In the first instance, King David's sin of numbering the people brought judgment on the land. "So Gad went to David and said to him, 'Shall there come upon you three years of famine in your land? Or three months of fleeing from your enemies while they pursue you? Or three days of plague in your land? Now then, think it over and decide how I should answer the one who sent me.'" (2Sam. 24:13)
In the second instance, the grace of the Lord brings restoration, salvation, and forgiveness to the land and the people. "You showed favor to your land, O LORD; you restored the fortunes of Jacob." (Ps. 85:2, 85:1 in non-Jewish translations, cf. the rest of the psalm)
That puts Immanuel in a very special category. Maher Shalal Hash Baz does not qualify to be so distinguished. He is only mentioned in Is. 8, and very briefly at that. We are not told of any distinctive greatness that would put him in the same exclusive company of David and God.
There is, however, another child mentioned in the context of Is.7:14. According to Is.7:13, the promise of the almah and her child in 7:14 is not made just to Ahaz. It is made to "the house of David." Verses 11 and 17 are addressed to Ahaz, in the singular. Verses 13 and 14 are addressed to the house of David, in the plural.
In the same historical scriptural context of Is. 7:14, there are two portions that explicitly refer to a unique child born to the house of David - chapters 9 and 11. Both of these portions were acknowledged by the ancient rabbis to be speaking of Messiah.
It is important to keep in mind what the Talmud itself observes, "All the prophets prophesied not except of the days of the Messiah." (Sanh.99a) And, "The world was not created but only for the Messiah." (Sanh.98b) I.e., the ultimate focus of all prophecy is Messiah and his kingdom. After all, the culmination of this age is the complete deliverance/salvation of Israel which God brings through His Messiah.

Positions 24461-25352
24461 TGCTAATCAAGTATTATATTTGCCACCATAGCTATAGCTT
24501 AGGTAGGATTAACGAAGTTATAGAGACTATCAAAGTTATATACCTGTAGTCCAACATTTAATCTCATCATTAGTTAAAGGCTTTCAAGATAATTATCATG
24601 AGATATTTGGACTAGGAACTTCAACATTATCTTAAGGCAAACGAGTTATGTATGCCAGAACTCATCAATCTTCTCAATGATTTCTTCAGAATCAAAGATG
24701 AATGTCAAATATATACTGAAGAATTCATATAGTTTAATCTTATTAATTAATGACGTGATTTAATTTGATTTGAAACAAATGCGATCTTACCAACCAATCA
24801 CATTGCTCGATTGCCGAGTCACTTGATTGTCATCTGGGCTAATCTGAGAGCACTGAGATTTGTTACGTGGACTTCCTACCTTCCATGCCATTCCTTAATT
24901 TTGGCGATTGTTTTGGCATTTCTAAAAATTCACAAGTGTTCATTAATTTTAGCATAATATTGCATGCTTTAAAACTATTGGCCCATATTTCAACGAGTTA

The book of Isaiah is filled with prophecies about the Messiah. Some of these are readily identifiable, others are embedded in Isaiah's historical context. That is the way it is with all Messianic prophecy, and with prophecy in general, whether it appears in the Torah, the Writings, or the Prophets.
The ancient rabbis found at least 16 Messianic prophecies in chapters 7 to 12 of the book of Isaiah. Some of these are transparently Messianic, others are embedded in the context. All of these rabbinically acknowledged Messianic references are part of the scriptural context for Is.7:14.
They considered this a very Messianic portion. In fact, the only portion of Scripture in which the ancient Rabbis found more Messianic prophecies is Isaiah chapters 49 to 54.
Is.9:5-6 (9:6-7 in non-Jewish translations) says: "For to us a child is born, to us a son is given, and the government will be on his shoulders. And he will be called Wonderful Counselor, Mighty God (el gibor), Everlasting Father, Prince of Peace. Of the increase of his government and peace there will be no end. He will reign on David's throne and over his kingdom, establishing and upholding it with justice and righteousness from that time on and forever. The zeal of the LORD Almighty will accomplish this."
The entire eleventh chapter was recognized as referring to Messiah and his kingdom. Is.11:1-5,10-11 says: "A shoot will come up from the stump of Jesse; from his roots a Branch will bear fruit. The Spirit of the LORD will rest on him the Spirit of wisdom and of understanding, the Spirit of counsel and of power, the Spirit of knowledge and of the fear of the LORD and he will delight in the fear of the LORD. He will not judge by what he sees with his eyes, or decide by what he hears with his ears; but with righteousness he will judge the needy, with justice he will give decisions for the poor of the earth. He will strike the earth with the rod of his mouth; with the breath of his lips he will slay the wicked. Righteousness will be his belt and faithfulness the sash around his waist....